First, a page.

In the game, you play as Mike Schmidt, a lowly new night guard tasked with caretaking the beloved Freddy Fazbear’s Pizza in your town. Everyone loves Freddy’s, with its fun giant robotic dolls and arcade-style galleria. At night, however, the animals begin what the game describes as “free-roaming”— meaning they can move freely throughout the building. The problem arises from the way the animals view humans in their orbit during this free-roaming period: as animatronic robots who’ve lost their suits. If they see a human, your handler informs you at the beginning of the game, they’ll try to stuff the human inside one of the animatronic robot suits. This is apparently not optimal for survival.
The titular five nights refers to the time you have to spend in the building after everyone else has gone home. If you can last the whole week without getting found and murdered by the robots, you win the game.
Surviving is easier said than done. The main animatronic crew of FNAF consists of an aggressive purple rabbit named Bonnie, a giant yellow chicken named Chica, a broken-down robot pirate fox named Foxy who wears an eyepatch and a hook for a hand and has his own devoted subfandom, and Freddy, a slow-moving but ominous brown teddy bear. Together, they roam the halls of the pizzeria, and if they find you, they’ll kill you.
Okay, but you’re a security guard, surely you can just stay in the guard room with all the doors locked, right? Not so fast. The guard room uses power to monitor the locations of the animals, light the hallways, and keep the security doors locked. As the night progresses, you use more power. If you run out of power, you can no longer keep the doors locked — and Freddy will surely find you. What’s more, as each night passes, your role gets more and more dangerous. The fifth and final night finds you facing unimaginable horrors in classic scary movie fashion.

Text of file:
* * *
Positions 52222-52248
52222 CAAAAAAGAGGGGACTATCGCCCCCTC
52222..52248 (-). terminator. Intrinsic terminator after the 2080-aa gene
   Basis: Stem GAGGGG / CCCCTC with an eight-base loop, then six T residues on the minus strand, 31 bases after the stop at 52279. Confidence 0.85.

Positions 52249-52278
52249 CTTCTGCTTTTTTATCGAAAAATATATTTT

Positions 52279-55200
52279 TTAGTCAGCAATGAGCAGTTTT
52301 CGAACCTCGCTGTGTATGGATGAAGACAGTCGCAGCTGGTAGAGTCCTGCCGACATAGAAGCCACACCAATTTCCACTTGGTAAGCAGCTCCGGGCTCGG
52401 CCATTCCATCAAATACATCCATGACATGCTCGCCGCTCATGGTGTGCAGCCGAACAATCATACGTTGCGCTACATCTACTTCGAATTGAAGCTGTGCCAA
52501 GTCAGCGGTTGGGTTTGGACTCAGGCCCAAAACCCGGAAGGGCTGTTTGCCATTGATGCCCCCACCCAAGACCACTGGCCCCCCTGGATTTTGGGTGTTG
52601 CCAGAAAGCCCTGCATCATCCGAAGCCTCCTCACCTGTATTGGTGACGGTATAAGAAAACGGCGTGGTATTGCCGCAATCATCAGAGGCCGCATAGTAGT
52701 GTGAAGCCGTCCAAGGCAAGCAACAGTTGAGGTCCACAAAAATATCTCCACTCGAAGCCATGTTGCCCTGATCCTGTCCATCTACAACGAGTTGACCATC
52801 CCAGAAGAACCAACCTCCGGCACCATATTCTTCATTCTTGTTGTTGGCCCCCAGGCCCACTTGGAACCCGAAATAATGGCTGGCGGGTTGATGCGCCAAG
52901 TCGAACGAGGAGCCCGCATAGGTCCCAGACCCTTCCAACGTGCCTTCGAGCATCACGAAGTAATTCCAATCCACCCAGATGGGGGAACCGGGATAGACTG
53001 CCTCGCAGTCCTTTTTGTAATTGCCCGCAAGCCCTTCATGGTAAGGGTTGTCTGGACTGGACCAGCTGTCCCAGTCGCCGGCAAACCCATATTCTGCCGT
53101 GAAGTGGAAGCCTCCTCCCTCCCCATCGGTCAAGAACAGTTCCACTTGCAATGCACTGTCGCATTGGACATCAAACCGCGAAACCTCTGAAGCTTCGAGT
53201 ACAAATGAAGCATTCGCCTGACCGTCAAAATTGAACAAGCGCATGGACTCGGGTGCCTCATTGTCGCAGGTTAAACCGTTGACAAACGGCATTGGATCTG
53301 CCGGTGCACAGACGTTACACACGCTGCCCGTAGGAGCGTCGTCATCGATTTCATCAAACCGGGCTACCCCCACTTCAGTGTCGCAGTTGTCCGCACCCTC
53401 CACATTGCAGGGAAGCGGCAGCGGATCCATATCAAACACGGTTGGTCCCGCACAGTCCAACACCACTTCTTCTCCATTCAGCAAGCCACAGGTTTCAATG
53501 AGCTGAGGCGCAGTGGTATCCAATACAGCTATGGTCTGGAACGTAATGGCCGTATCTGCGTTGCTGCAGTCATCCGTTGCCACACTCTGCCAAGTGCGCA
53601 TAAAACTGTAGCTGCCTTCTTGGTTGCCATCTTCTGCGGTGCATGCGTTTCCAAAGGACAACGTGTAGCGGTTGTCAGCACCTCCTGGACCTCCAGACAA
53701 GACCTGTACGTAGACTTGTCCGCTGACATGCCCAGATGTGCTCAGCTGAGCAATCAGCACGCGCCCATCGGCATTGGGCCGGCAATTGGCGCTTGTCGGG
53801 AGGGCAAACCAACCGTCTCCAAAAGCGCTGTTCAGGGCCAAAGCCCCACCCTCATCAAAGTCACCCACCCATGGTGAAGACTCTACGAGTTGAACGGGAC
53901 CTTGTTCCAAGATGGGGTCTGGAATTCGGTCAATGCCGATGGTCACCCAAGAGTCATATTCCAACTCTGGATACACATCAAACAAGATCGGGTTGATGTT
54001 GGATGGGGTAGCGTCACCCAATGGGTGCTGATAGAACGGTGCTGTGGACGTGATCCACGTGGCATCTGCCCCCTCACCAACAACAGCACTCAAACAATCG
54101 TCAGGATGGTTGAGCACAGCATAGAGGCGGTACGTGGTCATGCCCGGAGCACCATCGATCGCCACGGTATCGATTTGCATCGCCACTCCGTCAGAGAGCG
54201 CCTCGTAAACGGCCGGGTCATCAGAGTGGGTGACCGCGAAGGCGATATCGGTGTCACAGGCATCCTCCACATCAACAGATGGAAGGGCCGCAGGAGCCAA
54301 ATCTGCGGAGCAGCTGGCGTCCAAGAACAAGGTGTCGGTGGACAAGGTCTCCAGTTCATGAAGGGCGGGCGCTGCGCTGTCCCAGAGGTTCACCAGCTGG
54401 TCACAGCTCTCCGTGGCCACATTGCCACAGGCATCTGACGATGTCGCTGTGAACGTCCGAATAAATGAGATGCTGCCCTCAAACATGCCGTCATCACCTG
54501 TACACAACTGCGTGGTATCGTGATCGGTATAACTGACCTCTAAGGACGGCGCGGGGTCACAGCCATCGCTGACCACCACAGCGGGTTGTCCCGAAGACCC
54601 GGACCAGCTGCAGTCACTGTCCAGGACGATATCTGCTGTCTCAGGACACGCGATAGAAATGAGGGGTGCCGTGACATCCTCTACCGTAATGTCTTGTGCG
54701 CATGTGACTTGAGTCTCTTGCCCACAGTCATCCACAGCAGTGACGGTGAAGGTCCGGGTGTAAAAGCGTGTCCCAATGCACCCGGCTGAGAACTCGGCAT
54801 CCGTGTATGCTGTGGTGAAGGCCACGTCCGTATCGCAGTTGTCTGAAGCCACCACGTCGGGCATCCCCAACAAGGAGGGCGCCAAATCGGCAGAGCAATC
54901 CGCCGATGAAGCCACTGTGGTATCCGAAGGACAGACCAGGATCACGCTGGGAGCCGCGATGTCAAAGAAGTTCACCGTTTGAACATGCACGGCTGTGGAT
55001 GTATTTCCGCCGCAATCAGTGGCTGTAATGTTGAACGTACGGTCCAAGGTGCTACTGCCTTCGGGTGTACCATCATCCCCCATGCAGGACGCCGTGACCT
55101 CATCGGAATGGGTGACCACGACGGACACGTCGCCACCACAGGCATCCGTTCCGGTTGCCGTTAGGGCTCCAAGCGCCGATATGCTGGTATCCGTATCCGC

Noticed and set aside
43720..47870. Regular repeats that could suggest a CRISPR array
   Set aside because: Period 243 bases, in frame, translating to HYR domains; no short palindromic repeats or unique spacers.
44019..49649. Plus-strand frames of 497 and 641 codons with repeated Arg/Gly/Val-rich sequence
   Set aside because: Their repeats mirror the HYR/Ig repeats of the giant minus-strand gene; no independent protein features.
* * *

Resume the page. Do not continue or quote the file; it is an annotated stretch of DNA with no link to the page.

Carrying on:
When you explore the building using the hidden cameras, you begin to gather clues about the characters that deepen your understanding of what’s happening at Freddy’s and why the animals are after you. You eventually discover what seems to be a whole deranged backstory as the games introduce you to dozens and dozens of new vicious animatronic dolls, all with murder in mind. You also learn details that help constitute a rich meta-narrative about the game. This exploration, combined with the ideas the fandom has brought to the table, make FNAF a famously interactive experience, even though — and perhaps even because — the first game was just a single player in a room by themselves.
FNAF helped unlock multiple core elements of internet culture and gaming fandom
The thing that made FNAF stand out from a crowded field of horror games when it launched was its minimalism. Its stripped-down nature and the spare but immersive effect of being in a dark building at night effectively allowed it to recreate the mounting dread and anticipation of a horror movie and keep that suspense going for the entire game — or at least as long as it took for you to die. And if you think watching jump scares in a movie can be scary, try experiencing them alone in your room with headphones, in the dark, when you are the character being acted upon.
This immersive experience is directly linked to FNAF’s role in YouTuber culture. When the game launched, the platform was just beginning to embrace Let’s Play videos, a format in which gamers share their screens and comment on the game as they play it, so that audiences can follow along and enjoy their reactions. This format has since become ubiquitous on Twitch and across YouTube, but at the time, it was still taking off. FNAF reaction videos took Let’s Plays to a whole new level of visibility. Multiple YouTubers like PewDiePie and Markiplier, who would soon become household names in the gaming world for their Let’s Play vlogs, got their first boosts of popularity directly because of their Freddy’s reaction videos, which went massively viral, reaching millions of casual gamers and horror fans who otherwise probably wouldn’t be tuning into YouTube for this kind of content. Markiplier’s first video declaring FNAF “the scariest game in years” has over 100 million views. The main appeal of these videos came from watching the players experience the game for the first time and react wildly to each jump scare.